Macau casino operator Sands China Ltd is to issue new unsecured notes in the aggregate principal amount of US$1.95 billion.
Sands China said the first tranche of the new notes, amounting to US$700 million, carries a yearly interest rate of 2.300 percent, and has a maturity date of March, 2027. The second tranche is for US$650 million, bearing 2.850-percent interest annually, and matures in March, 2029. The third tranche of US$600 million, carries 3.250-percent annual interest, and matures in August, 2031.
The company said in a Friday filing to the Hong Kong Stock Exchange, that it had a purchase agreement with Barclays Capital Inc, Bank of America Securities Inc, and Goldman Sachs & Co LLC, as representatives of the initial purchasers of the notes. The day before, Sands China had stated to the bourse it had doubled its monthly loss in August, versus July.
The notes will rank equally in right of payment, with all of the company’s existing and future senior unsecured indebtedness.
Sands China intends to use the net proceeds of approximately US$1.93 billion from the offer and cash on hand to redeem in full the outstanding principal amount of its US$1.80-billion 4.600-percent senior notes due 2023, and any accrued interest and the associated make-whole premium.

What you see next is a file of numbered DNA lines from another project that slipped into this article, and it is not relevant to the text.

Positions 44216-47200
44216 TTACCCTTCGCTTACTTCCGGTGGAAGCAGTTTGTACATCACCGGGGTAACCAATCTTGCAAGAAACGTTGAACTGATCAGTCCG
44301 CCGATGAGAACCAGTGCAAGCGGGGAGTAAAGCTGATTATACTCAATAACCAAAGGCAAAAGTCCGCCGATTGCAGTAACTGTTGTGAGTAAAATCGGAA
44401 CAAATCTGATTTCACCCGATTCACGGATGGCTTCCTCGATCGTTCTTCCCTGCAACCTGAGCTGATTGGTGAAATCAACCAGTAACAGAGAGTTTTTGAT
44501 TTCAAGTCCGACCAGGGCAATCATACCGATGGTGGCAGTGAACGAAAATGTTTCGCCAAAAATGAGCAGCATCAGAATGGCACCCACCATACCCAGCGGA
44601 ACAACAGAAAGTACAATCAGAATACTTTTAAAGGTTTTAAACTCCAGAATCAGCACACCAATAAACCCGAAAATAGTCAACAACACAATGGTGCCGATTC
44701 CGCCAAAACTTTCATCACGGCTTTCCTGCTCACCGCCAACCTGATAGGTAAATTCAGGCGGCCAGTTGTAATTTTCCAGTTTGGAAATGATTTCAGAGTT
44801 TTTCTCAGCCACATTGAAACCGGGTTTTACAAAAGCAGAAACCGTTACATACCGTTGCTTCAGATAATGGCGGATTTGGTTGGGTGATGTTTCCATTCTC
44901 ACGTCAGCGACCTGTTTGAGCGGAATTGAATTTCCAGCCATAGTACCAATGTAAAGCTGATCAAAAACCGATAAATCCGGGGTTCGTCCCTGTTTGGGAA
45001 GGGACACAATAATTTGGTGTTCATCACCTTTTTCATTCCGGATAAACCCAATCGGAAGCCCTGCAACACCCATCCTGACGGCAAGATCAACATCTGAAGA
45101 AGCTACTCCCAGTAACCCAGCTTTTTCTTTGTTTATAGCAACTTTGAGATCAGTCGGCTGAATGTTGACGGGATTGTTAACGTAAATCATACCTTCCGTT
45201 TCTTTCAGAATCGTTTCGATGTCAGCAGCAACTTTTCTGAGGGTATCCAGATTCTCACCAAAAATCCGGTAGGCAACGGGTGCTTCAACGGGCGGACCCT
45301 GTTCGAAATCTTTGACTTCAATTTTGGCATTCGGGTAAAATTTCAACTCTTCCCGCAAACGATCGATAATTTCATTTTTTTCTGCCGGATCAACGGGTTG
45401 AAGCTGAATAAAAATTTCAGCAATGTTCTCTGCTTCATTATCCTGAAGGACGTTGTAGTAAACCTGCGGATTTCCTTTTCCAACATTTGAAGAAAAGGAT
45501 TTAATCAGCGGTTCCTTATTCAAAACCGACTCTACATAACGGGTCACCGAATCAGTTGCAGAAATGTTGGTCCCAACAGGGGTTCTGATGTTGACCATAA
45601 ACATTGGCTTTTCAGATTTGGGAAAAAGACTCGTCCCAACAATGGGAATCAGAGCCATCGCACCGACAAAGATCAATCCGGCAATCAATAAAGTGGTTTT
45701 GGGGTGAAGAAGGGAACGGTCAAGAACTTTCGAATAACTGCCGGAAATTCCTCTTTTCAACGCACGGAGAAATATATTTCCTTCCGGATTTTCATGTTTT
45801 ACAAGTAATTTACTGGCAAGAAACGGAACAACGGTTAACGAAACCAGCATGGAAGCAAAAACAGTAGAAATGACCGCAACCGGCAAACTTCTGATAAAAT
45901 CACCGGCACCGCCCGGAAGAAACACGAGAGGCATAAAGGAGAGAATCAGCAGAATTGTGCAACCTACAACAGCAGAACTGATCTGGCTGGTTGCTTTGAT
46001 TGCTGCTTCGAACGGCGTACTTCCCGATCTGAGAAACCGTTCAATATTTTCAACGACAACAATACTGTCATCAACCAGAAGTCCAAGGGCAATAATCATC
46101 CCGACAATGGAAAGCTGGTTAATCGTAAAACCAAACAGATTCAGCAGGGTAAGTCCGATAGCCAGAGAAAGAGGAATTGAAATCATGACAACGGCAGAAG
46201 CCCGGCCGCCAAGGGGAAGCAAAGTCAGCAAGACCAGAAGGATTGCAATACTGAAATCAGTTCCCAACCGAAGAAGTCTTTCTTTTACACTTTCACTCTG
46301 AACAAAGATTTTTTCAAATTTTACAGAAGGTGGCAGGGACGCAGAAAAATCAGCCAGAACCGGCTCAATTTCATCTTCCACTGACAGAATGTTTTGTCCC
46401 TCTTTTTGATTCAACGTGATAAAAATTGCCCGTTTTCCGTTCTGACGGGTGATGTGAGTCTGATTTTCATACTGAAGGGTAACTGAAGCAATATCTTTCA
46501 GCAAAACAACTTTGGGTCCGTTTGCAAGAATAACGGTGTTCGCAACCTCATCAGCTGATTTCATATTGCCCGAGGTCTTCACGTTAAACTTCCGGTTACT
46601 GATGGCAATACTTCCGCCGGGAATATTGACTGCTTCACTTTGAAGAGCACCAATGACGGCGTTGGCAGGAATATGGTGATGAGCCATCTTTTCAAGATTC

Fitch Ratings Inc said in a Thursday memo it had assigned a ‘BBB-’ rating to Sands China’s announced senior unsecured notes. Fitch ‘BBB’ ratings indicate that expectations of default risk are currently low.
The memo reiterated that Fitch assessed Sands China’s long-term issuer default rating currently, as ‘BBB-’, with “outlook negative”.
The ratings agency said its ‘negative’ outlook on Sands China’s long-term rating was driven by factors including Macau’s 2021 gaming revenues being forecast at nearly 65 percent below those of 2019 – i.e., of pre-pandemic levels – recovering to 35 percent below 2019, by 2022, and only “fully recovering” to pre-pandemic performance, in 2024.
Fitch said it assumed a “slightly faster trajectory” for Singapore, where Sands China’s parent – United States-based Las Vegas Sands Corp – has a casino licence and runs the Marina Bay Sands resort.
Fitch stated: “The probability of a downgrade has been reduced over the past 18 months given actions taken by Las Vegas Sands to bolster liquidity and its credit profile. This includes suspending its dividends, increasing its Macau revolver capacity and pushing out its development plans in Singapore.”
Fitch said Las Vegas Sands had “US$400 million left to spend in Macau to finish converting Sands Cotai Central into the Londoner”.
The institution added: “Las Vegas Sands will also spend US$3.3 billion in Singapore –including a US$1-billion one-time payment already made in second-quarter 2019 – in the medium term to expand Marina Bay Sands”.
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